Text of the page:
Range Finder

Ten Peaks Range

Ten Peaks (82N)

This group of mountains is is also known as Wenkchemna Peaks.

This range forms the backdrop to the ├▒Valley of the Ten Peaks which contains Moraine Lake. It was featured on the Canadian twenty dollar bill for a number of years.

"Not even Lake Louise can boast of so noble a galaxy of guardian mountains as is furnished by the range of the Ten Peaks and the craggy and imposing pile of Mount Temple." Hugh Stutfield and Norman Collie, who wrote these words in "Climbs and Explorations in the Canadian Rockies," were on horseback and obviously took the time to savour this outstanding view on their way to Moraine Lake in 1902.

"No scene has ever given me an equal impression of inspiring solitude and rugged grandeur." This was Walter Wilcox''s reaction when he was one of the first visitors to the Valley of the Ten Peaks. In 1894 his companion, Samuel Allen, had chosen to name the peaks from east to west using the numbers from the Stoney Indian language as follows: Heejee, Nom, Yamnee, Tonsa, Sapta, Shappee, Sagowa, Saknowa, Neptuak, and Wenkchemna. A number of Stoney Indians had been hired to look after the horses used by Wilcox and his group and Allen must have learned the numbers from them. All but three of the peaks have subsequently been renamed to honour a variety of individuals.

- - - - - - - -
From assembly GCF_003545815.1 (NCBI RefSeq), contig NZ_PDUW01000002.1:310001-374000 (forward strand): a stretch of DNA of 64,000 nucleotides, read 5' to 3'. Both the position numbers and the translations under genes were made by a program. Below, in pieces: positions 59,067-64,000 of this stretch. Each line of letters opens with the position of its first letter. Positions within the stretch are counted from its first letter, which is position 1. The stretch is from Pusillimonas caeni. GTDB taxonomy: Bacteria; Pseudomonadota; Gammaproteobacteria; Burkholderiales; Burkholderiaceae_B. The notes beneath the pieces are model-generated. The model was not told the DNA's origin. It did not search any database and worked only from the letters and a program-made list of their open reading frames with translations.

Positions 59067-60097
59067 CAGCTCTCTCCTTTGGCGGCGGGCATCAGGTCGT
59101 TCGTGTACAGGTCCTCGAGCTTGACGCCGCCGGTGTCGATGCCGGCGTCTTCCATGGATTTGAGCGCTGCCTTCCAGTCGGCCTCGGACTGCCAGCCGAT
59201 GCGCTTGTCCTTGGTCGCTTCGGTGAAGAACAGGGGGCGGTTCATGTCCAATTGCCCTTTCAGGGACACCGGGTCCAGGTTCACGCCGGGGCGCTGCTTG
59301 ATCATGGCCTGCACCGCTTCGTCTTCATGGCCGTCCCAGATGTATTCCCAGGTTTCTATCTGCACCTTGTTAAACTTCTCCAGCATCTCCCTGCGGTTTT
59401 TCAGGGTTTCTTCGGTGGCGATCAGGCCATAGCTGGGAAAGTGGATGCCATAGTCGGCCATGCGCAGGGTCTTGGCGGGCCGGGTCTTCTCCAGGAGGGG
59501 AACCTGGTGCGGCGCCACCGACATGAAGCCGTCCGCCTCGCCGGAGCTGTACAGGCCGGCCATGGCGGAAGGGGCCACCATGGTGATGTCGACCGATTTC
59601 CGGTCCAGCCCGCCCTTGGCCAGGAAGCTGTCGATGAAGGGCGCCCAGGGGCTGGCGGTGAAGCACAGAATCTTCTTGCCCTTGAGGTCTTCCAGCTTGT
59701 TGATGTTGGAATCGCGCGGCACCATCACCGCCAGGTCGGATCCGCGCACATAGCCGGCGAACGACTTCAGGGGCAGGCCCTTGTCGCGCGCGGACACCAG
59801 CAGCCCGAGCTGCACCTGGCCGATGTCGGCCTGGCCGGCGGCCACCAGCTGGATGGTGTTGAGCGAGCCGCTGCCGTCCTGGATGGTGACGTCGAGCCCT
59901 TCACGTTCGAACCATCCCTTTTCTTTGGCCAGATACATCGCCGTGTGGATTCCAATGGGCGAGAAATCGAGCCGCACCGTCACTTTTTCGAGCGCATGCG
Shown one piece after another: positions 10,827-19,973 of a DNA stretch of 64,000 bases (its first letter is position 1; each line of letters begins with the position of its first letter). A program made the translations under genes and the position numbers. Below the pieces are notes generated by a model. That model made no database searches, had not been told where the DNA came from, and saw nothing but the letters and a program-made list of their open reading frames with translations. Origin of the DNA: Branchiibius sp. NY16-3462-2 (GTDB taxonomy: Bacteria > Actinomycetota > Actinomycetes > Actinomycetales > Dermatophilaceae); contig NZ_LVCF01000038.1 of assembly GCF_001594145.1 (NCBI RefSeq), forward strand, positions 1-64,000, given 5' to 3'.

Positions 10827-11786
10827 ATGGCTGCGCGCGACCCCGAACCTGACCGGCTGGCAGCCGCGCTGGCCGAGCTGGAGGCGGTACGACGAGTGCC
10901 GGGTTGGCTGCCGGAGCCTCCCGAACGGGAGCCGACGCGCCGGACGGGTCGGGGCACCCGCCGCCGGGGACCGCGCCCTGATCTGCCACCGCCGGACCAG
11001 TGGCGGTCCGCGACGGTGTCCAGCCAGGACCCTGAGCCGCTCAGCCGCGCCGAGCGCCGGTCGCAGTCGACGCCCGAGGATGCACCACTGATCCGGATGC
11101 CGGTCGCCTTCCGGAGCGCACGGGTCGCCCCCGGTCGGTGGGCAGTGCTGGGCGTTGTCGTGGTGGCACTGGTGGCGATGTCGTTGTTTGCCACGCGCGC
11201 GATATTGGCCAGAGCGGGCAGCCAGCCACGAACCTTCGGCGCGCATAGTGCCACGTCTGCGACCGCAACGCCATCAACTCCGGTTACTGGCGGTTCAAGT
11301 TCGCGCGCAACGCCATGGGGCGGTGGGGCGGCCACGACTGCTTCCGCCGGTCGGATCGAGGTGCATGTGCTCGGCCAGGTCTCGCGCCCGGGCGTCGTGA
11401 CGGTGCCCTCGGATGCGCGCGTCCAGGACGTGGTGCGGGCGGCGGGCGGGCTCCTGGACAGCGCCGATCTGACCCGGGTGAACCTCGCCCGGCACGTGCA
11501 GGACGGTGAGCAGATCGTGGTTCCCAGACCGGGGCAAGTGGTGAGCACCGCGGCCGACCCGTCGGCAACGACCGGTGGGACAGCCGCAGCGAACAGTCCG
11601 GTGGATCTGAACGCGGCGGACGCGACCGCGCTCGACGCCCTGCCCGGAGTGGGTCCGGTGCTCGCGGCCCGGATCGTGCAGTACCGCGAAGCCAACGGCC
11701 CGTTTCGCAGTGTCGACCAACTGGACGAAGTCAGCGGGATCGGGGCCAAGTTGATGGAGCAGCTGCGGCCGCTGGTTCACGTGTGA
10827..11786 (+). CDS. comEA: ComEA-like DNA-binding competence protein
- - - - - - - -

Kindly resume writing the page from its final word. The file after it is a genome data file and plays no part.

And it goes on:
Don Beers says that the only trail from which you can see all ten peaks is where the broad grassy slope comes down from Eiffel Peak just before Eiffel Lake comes into view on the way to Wenkchemna Pass. Don writes, "It isn''t easy to identify #2, which shows over the col between #3 and #4 from this place. To complicate matters further, there appears to be an eleventh peak, a small pinnacle (unofficially called # 3 1/2), slightly higher than the col, just left of #2."

J. Norman Collie and others have speculated that Samuel Allen, who initially named the Ten Peaks, may have regarded Mount Hungabee as #10. The current #10, Wenkcheman Peak, is merely a shoulder of the much higher Mount Hungabee. Or perhaps, since both Wenkchemna Peak and Hungabee are separated from the other nine by Wenkchmena Pass, #3 1/2 is the tenth mountain.